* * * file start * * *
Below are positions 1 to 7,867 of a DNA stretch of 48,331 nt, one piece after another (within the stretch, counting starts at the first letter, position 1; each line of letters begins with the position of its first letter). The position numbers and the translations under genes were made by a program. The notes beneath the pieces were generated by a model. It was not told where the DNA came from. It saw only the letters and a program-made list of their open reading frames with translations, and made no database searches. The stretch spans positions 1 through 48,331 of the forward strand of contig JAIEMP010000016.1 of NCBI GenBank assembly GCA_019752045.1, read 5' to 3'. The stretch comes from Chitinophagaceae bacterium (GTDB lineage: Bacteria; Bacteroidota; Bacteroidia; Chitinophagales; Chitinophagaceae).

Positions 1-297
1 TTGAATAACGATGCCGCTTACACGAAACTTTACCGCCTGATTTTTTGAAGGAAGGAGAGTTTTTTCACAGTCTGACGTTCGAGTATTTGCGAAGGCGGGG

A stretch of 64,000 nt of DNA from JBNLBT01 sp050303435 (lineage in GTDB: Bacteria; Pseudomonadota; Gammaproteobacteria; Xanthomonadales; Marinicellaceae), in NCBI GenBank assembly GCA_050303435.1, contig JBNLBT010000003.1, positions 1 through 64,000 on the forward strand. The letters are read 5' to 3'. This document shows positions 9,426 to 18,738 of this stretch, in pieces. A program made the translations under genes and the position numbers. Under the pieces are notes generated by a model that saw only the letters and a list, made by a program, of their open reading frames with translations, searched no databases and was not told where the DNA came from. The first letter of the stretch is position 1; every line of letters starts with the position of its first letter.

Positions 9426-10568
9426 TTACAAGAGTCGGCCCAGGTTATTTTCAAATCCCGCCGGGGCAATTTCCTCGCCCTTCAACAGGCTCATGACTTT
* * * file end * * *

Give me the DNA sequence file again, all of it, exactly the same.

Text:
Below are positions 1 to 7,867 of a DNA stretch of 48,331 nt, one piece after another (within the stretch, counting starts at the first letter, position 1; each line of letters begins with the position of its first letter). The position numbers and the translations under genes were made by a program. The notes beneath the pieces were generated by a model. It was not told where the DNA came from. It saw only the letters and a program-made list of their open reading frames with translations, and made no database searches. The stretch spans positions 1 through 48,331 of the forward strand of contig JAIEMP010000016.1 of NCBI GenBank assembly GCA_019752045.1, read 5' to 3'. The stretch comes from Chitinophagaceae bacterium (GTDB lineage: Bacteria; Bacteroidota; Bacteroidia; Chitinophagales; Chitinophagaceae).

Positions 1-297
1 TTGAATAACGATGCCGCTTACACGAAACTTTACCGCCTGATTTTTTGAAGGAAGGAGAGTTTTTTCACAGTCTGACGTTCGAGTATTTGCGAAGGCGGGG

A stretch of 64,000 nt of DNA from JBNLBT01 sp050303435 (lineage in GTDB: Bacteria; Pseudomonadota; Gammaproteobacteria; Xanthomonadales; Marinicellaceae), in NCBI GenBank assembly GCA_050303435.1, contig JBNLBT010000003.1, positions 1 through 64,000 on the forward strand. The letters are read 5' to 3'. This document shows positions 9,426 to 18,738 of this stretch, in pieces. A program made the translations under genes and the position numbers. Under the pieces are notes generated by a model that saw only the letters and a list, made by a program, of their open reading frames with translations, searched no databases and was not told where the DNA came from. The first letter of the stretch is position 1; every line of letters starts with the position of its first letter.

Positions 9426-10568
9426 TTACAAGAGTCGGCCCAGGTTATTTTCAAATCCCGCCGGGGCAATTTCCTCGCCCTTCAACAGGCTCATGACTTT